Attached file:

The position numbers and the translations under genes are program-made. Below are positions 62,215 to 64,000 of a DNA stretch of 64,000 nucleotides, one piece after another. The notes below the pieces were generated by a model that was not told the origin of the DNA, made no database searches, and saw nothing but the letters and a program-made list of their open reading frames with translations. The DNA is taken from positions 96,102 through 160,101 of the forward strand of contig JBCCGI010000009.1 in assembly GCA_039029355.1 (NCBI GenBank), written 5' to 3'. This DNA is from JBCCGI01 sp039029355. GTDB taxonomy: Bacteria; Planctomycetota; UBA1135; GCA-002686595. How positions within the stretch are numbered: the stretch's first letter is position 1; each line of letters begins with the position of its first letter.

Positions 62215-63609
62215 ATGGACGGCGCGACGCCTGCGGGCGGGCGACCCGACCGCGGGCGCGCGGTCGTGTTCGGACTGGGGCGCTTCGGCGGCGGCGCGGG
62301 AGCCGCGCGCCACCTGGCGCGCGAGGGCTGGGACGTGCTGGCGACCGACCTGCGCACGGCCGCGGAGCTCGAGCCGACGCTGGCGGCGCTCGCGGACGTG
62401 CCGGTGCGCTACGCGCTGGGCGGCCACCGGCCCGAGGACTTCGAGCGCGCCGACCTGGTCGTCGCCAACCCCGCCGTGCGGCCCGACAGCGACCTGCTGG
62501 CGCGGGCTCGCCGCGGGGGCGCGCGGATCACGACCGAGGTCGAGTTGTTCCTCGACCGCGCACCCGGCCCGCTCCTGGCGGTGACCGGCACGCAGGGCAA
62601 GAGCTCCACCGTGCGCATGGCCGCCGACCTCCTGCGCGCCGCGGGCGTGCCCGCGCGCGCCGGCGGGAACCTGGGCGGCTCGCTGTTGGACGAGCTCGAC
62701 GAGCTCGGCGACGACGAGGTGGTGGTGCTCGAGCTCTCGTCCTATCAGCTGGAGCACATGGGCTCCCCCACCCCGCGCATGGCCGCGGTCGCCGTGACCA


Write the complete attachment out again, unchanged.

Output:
The position numbers and the translations under genes are program-made. Below are positions 62,215 to 64,000 of a DNA stretch of 64,000 nucleotides, one piece after another. The notes below the pieces were generated by a model that was not told the origin of the DNA, made no database searches, and saw nothing but the letters and a program-made list of their open reading frames with translations. The DNA is taken from positions 96,102 through 160,101 of the forward strand of contig JBCCGI010000009.1 in assembly GCA_039029355.1 (NCBI GenBank), written 5' to 3'. This DNA is from JBCCGI01 sp039029355. GTDB taxonomy: Bacteria; Planctomycetota; UBA1135; GCA-002686595. How positions within the stretch are numbered: the stretch's first letter is position 1; each line of letters begins with the position of its first letter.

Positions 62215-63609
62215 ATGGACGGCGCGACGCCTGCGGGCGGGCGACCCGACCGCGGGCGCGCGGTCGTGTTCGGACTGGGGCGCTTCGGCGGCGGCGCGGG
62301 AGCCGCGCGCCACCTGGCGCGCGAGGGCTGGGACGTGCTGGCGACCGACCTGCGCACGGCCGCGGAGCTCGAGCCGACGCTGGCGGCGCTCGCGGACGTG
62401 CCGGTGCGCTACGCGCTGGGCGGCCACCGGCCCGAGGACTTCGAGCGCGCCGACCTGGTCGTCGCCAACCCCGCCGTGCGGCCCGACAGCGACCTGCTGG
62501 CGCGGGCTCGCCGCGGGGGCGCGCGGATCACGACCGAGGTCGAGTTGTTCCTCGACCGCGCACCCGGCCCGCTCCTGGCGGTGACCGGCACGCAGGGCAA
62601 GAGCTCCACCGTGCGCATGGCCGCCGACCTCCTGCGCGCCGCGGGCGTGCCCGCGCGCGCCGGCGGGAACCTGGGCGGCTCGCTGTTGGACGAGCTCGAC
62701 GAGCTCGGCGACGACGAGGTGGTGGTGCTCGAGCTCTCGTCCTATCAGCTGGAGCACATGGGCTCCCCCACCCCGCGCATGGCCGCGGTCGCCGTGACCA